Bentley’s Force of Mind

“It seems easy for Bentley to say, ‘Astypalaea of Crete does not once occur in ancient authors.’ But a lifetime is behind this negation.”

-Mark Pattison, Isaac Casaubon (Oxford: Clarendon Press 1892) p.34

Today, the intellectually democratizing Thesaurus Linguae Graecae has made this appear even more easy to say. However, if one considers Bentley’s output in textual criticism and classical learning in general compared with what we produce today with the aid of so many lexica, reference books, and digital resources, his sheer intellectual power seems all the more impressive.

5 thoughts on “Bentley’s Force of Mind

    1. This quote is about how limited a scholar’s resources were in the 17th century. So, what seems to us now as a simple scholarly achievement, actually took a lifetime of work for someone like Richard Bentley.

      1. Actually, I was trying to ask about Bentley’s (to me) cryptic ‘Astypalaea of Crete does not once occur in ancient authors,’ not the Mark Pattison quote of the quote.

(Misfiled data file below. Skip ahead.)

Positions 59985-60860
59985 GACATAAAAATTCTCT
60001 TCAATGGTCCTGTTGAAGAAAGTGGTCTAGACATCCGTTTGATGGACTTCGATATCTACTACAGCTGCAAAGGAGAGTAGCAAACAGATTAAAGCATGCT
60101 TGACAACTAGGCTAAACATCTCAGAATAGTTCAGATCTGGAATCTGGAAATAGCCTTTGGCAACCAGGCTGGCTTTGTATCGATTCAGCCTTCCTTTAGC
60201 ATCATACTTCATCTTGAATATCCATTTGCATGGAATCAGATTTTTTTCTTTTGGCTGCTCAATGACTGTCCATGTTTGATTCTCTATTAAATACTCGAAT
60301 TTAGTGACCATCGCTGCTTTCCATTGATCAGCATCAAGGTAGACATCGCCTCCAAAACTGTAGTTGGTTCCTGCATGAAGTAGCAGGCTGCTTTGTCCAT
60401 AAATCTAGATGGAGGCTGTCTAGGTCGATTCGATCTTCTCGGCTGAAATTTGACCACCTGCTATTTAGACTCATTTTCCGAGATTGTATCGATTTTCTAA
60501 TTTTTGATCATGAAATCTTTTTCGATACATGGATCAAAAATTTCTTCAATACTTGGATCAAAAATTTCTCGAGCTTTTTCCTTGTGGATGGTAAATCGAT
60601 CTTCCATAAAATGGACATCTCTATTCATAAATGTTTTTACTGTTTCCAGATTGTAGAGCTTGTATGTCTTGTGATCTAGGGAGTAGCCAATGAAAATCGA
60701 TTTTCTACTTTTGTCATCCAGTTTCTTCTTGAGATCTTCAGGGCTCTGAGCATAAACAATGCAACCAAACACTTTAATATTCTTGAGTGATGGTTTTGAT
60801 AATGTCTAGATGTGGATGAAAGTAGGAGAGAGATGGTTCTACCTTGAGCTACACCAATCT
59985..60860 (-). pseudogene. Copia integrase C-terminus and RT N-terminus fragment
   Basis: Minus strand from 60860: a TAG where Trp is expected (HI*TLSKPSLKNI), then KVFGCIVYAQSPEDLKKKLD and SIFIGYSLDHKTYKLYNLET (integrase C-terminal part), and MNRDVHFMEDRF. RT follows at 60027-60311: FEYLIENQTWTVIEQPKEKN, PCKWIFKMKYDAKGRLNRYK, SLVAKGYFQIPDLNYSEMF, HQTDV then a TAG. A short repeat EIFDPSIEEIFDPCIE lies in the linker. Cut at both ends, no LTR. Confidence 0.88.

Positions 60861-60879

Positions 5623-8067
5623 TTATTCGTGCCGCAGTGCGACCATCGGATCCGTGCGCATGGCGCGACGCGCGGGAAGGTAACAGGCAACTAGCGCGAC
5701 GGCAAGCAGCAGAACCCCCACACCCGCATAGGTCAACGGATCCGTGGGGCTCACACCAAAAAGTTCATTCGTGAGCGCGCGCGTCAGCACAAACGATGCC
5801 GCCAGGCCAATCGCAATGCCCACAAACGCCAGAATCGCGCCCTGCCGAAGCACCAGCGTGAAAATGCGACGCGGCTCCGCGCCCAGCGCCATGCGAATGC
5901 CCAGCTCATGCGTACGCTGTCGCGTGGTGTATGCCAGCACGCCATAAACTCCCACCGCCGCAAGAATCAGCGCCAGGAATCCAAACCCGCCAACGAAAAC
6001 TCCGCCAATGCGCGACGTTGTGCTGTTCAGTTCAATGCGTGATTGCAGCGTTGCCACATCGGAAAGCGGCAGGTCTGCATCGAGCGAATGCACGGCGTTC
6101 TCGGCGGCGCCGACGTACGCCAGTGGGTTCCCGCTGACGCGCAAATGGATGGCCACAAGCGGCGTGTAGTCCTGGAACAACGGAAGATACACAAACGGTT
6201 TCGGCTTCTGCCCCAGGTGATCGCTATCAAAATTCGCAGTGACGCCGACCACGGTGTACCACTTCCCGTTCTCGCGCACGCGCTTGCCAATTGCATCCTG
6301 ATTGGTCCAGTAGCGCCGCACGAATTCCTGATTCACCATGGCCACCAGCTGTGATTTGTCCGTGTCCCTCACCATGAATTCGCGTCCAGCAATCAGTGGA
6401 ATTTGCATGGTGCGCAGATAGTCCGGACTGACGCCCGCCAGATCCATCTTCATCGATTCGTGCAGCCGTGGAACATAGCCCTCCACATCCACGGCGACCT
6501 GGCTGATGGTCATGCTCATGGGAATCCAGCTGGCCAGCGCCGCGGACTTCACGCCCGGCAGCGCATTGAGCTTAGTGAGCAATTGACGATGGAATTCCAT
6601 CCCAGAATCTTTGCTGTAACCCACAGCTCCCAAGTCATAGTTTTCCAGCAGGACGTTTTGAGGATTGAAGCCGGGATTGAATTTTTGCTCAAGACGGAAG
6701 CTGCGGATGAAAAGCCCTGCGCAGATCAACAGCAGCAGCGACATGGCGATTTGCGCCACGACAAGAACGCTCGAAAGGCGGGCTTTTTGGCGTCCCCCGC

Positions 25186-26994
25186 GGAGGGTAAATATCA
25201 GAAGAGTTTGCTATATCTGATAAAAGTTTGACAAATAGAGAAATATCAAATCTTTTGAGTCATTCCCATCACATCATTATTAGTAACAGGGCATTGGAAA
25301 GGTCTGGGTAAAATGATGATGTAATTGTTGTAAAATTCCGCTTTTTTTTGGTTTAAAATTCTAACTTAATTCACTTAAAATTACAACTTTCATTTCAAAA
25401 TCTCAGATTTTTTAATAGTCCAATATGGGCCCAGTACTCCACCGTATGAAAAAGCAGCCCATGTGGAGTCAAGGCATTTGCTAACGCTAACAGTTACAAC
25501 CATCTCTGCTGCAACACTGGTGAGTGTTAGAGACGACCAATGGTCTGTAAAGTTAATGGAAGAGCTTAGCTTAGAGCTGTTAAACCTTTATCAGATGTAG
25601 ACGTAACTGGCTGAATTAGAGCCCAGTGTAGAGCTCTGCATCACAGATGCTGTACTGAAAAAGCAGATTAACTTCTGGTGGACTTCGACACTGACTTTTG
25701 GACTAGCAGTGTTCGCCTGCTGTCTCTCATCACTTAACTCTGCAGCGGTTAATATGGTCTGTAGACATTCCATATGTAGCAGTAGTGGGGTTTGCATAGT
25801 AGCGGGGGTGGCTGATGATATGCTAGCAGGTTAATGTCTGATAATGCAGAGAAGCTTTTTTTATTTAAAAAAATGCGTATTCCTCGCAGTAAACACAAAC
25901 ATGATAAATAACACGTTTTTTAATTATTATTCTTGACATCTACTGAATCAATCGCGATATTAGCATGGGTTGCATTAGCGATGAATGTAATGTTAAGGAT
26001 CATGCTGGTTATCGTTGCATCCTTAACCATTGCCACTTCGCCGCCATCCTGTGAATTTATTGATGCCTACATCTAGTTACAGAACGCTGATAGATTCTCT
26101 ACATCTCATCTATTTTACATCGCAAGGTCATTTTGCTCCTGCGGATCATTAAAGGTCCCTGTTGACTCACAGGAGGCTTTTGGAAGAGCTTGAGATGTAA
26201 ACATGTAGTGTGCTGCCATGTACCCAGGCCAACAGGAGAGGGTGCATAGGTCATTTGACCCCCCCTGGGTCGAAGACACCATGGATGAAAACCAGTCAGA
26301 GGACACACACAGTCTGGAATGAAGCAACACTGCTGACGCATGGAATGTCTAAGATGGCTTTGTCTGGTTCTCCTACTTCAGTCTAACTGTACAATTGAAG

2. In his Dissertations on the Epistles of Phalaris, Bentley reminds the reader that he had on a previous occasion corrected Joshua Barnes’ edition of Euripides, which had originally claimed that Astypalaea was an island in the Cyclades, by asserting that Astypalaea was one of the Sporades. Charles Boyle, who published an edition of the Epistles of Phalaris, attacked Bentley for this correction in an attempt to prove the authenticity of the Epistles; consequently, in Bentley’s Dissertation, there is a rather substantial discussion of this topic, which is but one of the many arguments developed to prove that the Epistles were not genuine. Bentley writes, “But I have answered him already, that Astypalaea of Crete does NOT ONCE occur in ancient authors.”

        Interestingly, despite Pattison’s claim that a lifetime of study lay behind the quote, Bentley was a relatively young man when he published his Dissertation.

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